Second Lieutenant Thomas Edward McQuiston


Thomas Edward McQuiston was born on 14 August 1886 at 20 Baggot Street, Belfast, the first of ten children of carpenter (later Clerk of Works at the City Surveyor's Department, Belfast) Brice Ringland McQuiston and his wife Margaret (nee Martin). Educated at Ormeau Road National School, Belfast, by 1911 he was living with his parents and five surviving siblings at 90 Cromwell Road, Belfast, and working as a clerk with the Post Office Telephones. The family later moved to "St Margarets", 106 North Parade, Belfast.

McQuiston enlisted in the North Irish Horse at Antrim on 13 November 1915 (No.1857 – later Corps of Hussars No.71596). He qualified as a signaller on 13 August 1916 and embarked for France on 27 September, where two weeks later he joined E Squadron in the field at Humbercourt.

On 6 June 1917 McQuiston applied for a commission in the infantry, with a preference for the Royal Irish Rifles. At the beginning of July 1917 he left France for the UK, where, after a period of leave, on 7 September he reported for duty at No.7 Officer Cadet Battalion, Fermoy. On 30 January 1918 he was commissioned as a 2nd lieutenant and posted to the 20th (Reserve) Battalion, Royal Irish Rifles.

Later that year McQuiston embarked for France, where he was attached to the 8th Battalion, Durham Light Infantry (D Company, 13 Platoon).

On 27 May 1918 the Germans launched a massive surprise attack, to be known as the Third Battle of the Aisne, part of their Spring Offensive. They achieved much initial success, capturing tens of thousands of allied troops and much territory. The 8th Battalion, Durham Light Infantry, was in the line at the time. Although forewarned of the attack, they were completely overwhelmed. The battalion's war diary stated:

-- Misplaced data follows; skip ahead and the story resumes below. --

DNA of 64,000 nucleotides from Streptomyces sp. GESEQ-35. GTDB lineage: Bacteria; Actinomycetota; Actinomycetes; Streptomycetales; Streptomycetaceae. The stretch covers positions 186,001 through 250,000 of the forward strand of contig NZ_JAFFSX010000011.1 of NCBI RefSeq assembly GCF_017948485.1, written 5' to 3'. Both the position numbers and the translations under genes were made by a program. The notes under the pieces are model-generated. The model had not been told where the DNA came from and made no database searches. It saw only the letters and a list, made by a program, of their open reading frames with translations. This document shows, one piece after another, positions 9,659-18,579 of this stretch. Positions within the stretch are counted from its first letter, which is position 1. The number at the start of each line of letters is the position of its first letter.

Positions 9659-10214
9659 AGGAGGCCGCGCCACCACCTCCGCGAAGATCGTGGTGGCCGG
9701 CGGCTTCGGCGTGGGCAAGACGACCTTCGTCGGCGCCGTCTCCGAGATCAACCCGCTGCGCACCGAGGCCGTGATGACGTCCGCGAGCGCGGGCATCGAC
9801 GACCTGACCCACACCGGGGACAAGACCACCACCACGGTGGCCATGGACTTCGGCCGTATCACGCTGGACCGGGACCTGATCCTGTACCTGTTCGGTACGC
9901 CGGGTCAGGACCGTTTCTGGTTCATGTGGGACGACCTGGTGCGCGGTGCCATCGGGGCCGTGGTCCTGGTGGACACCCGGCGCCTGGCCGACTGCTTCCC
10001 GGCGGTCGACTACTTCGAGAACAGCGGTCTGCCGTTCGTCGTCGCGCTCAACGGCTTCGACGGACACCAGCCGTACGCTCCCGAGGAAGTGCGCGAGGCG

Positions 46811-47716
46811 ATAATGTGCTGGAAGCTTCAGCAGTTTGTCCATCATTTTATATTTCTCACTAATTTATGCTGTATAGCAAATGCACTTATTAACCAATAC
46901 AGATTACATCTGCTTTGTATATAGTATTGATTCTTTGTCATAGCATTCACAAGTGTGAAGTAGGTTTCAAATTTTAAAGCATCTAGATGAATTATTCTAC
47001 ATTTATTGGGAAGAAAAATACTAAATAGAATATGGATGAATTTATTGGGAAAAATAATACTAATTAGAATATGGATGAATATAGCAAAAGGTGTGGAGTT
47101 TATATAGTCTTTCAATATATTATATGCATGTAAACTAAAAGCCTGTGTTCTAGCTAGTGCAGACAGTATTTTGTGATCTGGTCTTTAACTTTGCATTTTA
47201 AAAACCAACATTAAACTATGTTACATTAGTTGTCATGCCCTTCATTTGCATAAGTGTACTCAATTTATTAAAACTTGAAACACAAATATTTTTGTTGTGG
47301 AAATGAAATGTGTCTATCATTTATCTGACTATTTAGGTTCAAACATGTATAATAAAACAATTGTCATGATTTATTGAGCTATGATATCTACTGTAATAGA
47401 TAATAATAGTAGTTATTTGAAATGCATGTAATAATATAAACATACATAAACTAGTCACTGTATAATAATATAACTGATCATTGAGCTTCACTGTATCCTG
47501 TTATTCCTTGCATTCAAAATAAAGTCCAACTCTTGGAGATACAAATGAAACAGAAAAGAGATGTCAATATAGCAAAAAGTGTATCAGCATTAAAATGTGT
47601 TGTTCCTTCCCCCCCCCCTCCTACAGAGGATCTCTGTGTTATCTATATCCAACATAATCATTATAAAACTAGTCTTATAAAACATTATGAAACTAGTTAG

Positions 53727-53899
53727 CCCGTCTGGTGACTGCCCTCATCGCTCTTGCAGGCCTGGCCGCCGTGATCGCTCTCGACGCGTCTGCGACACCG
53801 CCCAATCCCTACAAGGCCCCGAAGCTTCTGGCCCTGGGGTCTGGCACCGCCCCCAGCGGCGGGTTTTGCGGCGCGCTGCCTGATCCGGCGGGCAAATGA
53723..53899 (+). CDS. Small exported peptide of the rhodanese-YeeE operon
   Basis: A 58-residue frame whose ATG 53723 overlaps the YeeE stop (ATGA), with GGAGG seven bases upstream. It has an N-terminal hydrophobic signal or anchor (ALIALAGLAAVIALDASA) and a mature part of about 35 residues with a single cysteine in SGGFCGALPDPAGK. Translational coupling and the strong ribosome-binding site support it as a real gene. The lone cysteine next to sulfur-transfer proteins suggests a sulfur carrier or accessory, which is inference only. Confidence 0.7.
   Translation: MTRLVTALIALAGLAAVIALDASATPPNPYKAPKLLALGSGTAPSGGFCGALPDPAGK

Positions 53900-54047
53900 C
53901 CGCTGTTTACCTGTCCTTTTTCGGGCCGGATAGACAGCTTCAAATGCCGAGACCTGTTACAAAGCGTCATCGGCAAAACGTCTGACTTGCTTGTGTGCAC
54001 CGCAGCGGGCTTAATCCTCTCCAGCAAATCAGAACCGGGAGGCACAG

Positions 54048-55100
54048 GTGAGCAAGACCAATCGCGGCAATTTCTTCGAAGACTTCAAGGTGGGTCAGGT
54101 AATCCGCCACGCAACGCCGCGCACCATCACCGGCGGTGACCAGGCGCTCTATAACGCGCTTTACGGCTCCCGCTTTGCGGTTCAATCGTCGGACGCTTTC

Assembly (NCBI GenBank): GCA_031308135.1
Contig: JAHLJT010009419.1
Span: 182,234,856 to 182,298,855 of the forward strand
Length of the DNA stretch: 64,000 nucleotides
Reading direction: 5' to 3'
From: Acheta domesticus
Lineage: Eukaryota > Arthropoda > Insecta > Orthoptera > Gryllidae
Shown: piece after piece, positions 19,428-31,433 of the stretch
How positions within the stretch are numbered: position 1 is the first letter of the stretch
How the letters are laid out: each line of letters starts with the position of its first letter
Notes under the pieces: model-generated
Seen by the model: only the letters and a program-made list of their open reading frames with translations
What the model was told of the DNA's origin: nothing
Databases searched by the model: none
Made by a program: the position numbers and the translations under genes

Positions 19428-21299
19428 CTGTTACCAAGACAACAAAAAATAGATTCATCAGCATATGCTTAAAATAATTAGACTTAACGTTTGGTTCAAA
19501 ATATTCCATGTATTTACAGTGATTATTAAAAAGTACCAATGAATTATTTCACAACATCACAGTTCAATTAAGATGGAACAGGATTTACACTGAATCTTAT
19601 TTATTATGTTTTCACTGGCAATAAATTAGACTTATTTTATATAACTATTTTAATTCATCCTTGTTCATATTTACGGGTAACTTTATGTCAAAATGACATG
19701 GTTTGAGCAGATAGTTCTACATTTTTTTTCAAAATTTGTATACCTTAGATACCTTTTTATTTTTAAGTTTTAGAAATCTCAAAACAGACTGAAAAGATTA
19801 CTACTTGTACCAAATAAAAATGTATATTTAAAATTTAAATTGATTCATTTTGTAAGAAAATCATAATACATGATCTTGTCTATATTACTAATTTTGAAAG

There is no information available regarding the fighting of any ... Company [other than C] as all officers are missing & practically all other ranks.

The diary recorded seven killed, seventy wounded and 371 missing. McQuiston was one of the missing, captured near the Craonne Plateau. He was later reported to be a prisoner of war. On his return home after the Armistice he described the day's fighting:

At dusk on the ev[enin]g of the 26/5/1918, "D" Company, 8th D.L.I, to which I was attached took up position in an outpost line. My own, 13 Platoon, being on the right flank. I received a message, later on, from my Company Commander to the effect that enemy bombardment would commence at 12 midnight and would continue until 4 am on the 17/5/18, when an attack would be made. Following receipt of this message I received rations for the platoon for four days. Enemy commenced heavy bombardment about midnight on 26/5/18, during which my Lewis Gun was put out of action [and] repair. Enemy were observed approaching in large numbers on the right flank about 4.30 am on 27/5/18. I brought rifle and rifle grenade fire to bear on them at once, inflicting considerable casualties. I was however unable to hold up their advance and when enemy were roughly about 40 yards from my position I joined the remainder of my company with what was left of my platoon, somewhere about 15 men. I then found that enemy were also attacking on the left flank of my company, the Craonne heights having fallen into their hands. I reported to Lieut Hopper whom I found in command of company, Capt Hutchinson the company commander having been wounded earlier on. We discovered that we were absolutely surrounded and Lieut Hopper decided to put up a fight for it, which we did. At 6.30 am on the 27/5/18 enemy arrived in our trenches and captured the company. I found an opportunity of destroying all documents and letters in my possession.

McQuiston spent the remainder of the war as a prisoner, including at the Karlsruhe Camp. He was released soon after the Armistice, returning to the UK on 30 December 1918. He was demobilised on 27 March 1919, and relinquished his commission on 27 March 1921.

On 22 February 1922 he married Sarah Taggart McCullough in Belfast.


Thomas McQuiston's brother, Brice Elliott McQuiston, served during the war in the North Irish Horse.